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China’s Pledge to Reduce Housing Inventory: Challenges and Outlook

China’s Politburo meeting in April revealed a new focus on reducing property inventory and improving future supply policies. This shift towards a more market-oriented approach marks a departure from China’s previous ideological stance on property. However, analysts caution that implementing this new pledge will not be an easy task.

One significant challenge is the bureaucratic red tape associated with managing China’s vast and diverse property inventory. The identification, valuation, and management of these assets require comprehensive policies and efficient decision-making processes. Analysts from Nomura suggest that follow-up policies may be introduced slowly and with limited impact, adding to the difficulty of destocking housing inventory.

Another obstacle is the lack of major follow-up policy measures announced after previous meetings, such as the July 2023 Politburo meeting. This delay in implementing significant policy shifts can dampen market expectations. While some cities like Chengdu have already eased local property rules, others like Tianjin and Beijing have only partially relaxed their restrictions. The timing and magnitude of future policy loosening measures remain uncertain.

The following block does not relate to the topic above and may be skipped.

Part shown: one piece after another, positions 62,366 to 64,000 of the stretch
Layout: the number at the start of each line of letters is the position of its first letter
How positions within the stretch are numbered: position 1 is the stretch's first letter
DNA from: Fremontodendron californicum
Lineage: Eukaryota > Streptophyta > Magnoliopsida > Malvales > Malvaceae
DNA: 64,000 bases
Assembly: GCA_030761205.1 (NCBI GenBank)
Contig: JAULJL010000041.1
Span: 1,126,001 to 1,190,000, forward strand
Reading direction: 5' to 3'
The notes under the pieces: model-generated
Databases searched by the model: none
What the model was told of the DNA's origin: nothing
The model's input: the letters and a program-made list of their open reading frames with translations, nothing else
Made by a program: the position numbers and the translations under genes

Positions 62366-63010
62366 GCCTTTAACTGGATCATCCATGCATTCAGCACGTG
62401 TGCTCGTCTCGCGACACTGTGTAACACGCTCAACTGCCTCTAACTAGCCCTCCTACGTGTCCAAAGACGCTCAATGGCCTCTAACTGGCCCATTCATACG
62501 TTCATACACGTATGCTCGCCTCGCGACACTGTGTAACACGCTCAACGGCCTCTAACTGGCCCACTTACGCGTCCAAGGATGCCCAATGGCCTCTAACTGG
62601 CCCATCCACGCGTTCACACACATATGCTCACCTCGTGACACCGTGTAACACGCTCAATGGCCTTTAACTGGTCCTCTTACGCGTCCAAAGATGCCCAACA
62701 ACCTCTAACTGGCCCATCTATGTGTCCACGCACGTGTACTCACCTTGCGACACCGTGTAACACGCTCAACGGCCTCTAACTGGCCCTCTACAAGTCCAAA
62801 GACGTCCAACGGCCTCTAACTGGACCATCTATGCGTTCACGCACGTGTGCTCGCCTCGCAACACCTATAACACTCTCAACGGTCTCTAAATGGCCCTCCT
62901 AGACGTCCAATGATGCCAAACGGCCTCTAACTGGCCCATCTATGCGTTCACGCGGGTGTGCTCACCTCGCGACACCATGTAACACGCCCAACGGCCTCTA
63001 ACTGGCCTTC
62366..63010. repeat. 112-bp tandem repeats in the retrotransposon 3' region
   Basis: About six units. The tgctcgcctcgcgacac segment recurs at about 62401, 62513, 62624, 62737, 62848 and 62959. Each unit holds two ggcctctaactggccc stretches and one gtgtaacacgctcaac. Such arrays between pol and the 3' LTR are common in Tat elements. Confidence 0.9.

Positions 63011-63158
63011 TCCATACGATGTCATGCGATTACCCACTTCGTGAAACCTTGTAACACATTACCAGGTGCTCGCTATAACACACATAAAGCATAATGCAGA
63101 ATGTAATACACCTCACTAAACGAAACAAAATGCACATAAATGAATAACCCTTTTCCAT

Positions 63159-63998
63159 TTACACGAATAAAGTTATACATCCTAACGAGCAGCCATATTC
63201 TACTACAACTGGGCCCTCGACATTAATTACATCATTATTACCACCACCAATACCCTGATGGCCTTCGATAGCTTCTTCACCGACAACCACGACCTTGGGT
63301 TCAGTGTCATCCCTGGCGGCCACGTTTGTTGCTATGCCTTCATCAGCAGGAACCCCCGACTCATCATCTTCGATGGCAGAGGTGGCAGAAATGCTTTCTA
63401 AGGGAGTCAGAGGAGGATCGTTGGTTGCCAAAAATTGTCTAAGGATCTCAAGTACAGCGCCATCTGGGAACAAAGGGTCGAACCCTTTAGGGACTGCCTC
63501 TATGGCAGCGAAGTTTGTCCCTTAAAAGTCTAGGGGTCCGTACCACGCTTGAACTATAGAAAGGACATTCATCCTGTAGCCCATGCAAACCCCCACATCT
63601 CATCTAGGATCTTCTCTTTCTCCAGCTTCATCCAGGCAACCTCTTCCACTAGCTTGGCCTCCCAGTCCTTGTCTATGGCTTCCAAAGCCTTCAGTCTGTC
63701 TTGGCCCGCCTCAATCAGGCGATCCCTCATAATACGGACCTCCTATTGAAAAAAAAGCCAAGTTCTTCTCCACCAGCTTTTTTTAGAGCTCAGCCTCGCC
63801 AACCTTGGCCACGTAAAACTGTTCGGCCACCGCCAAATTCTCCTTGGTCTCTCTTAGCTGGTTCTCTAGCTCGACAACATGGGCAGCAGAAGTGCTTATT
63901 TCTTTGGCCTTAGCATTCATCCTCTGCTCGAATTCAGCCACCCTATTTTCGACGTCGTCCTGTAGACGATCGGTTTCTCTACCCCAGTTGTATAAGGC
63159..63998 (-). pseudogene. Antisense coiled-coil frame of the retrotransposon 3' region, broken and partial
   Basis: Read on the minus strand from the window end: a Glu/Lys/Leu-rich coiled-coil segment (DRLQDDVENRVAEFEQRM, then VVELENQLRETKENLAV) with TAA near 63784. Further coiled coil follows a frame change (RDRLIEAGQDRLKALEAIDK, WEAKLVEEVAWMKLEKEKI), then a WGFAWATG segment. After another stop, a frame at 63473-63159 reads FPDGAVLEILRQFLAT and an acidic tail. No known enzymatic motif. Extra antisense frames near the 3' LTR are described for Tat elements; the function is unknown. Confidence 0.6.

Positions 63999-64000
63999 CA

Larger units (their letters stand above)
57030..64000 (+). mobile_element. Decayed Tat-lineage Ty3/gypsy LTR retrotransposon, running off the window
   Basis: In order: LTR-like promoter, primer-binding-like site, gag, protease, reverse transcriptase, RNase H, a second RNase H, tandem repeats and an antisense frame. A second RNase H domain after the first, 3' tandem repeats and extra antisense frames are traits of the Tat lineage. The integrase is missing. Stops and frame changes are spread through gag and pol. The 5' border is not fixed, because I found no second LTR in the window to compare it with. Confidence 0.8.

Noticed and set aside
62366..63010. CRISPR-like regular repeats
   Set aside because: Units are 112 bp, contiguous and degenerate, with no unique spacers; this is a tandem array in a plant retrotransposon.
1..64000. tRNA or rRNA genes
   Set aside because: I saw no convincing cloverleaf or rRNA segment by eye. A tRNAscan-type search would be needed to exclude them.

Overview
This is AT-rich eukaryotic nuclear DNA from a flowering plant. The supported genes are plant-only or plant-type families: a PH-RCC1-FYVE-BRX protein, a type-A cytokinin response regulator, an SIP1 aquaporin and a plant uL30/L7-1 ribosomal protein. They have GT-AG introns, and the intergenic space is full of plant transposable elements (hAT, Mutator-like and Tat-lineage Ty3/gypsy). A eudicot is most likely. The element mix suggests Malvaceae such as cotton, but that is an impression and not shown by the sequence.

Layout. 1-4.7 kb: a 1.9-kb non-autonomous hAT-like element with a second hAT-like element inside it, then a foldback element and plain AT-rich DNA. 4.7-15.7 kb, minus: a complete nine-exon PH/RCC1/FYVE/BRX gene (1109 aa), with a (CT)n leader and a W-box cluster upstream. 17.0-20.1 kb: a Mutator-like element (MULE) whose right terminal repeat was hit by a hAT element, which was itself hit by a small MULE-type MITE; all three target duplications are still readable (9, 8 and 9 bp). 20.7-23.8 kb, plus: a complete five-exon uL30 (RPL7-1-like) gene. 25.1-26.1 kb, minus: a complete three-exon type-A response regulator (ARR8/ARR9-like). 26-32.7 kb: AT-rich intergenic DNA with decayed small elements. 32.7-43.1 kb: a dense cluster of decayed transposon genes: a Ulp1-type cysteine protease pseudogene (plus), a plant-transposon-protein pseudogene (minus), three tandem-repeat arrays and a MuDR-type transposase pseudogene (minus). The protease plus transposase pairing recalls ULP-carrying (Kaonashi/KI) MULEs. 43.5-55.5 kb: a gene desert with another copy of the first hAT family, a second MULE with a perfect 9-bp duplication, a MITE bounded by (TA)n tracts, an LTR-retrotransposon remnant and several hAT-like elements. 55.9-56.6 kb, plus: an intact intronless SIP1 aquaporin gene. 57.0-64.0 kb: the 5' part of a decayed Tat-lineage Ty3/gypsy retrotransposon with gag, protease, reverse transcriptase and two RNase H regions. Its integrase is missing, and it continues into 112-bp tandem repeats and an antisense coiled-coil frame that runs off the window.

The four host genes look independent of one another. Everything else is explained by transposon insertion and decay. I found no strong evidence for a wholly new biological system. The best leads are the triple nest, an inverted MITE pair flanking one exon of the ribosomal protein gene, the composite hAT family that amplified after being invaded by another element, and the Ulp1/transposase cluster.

Furthermore, the Politburo statement does not address the issue of property prices. Raymond Yeung, chief economist at ANZ, highlights that the structural adjustment of China’s property market is still ongoing. Property sales and average selling prices have both declined, but this alone is not enough to stimulate demand. Yeung argues that a significant correction in property prices is necessary to align with market economics.

To support the reduction of property inventory, the Politburo proposes using funding from local governments to acquire unsold units. However, this approach requires substantial financial resources and coordination. If the discounts offered to local governments are insufficient, they may bear the valuation risk, impacting their debt and fiscal status. Additionally, China’s housing market still has room to decline, according to Goldman Sachs. The agency estimates that over 15 trillion yuan ($2.1 trillion) may be needed to address the sector’s issues.

In conclusion, while China’s Politburo meeting signals a shift towards market-oriented policies, challenges remain in destocking housing inventory. Bureaucratic red tape, delayed follow-up policies, demand-supply imbalances, and financial implications all contribute to the complexity of the task. As the Chinese government navigates this path, effective measures and significant investment will be necessary to revive the property market and ensure its high-quality development.

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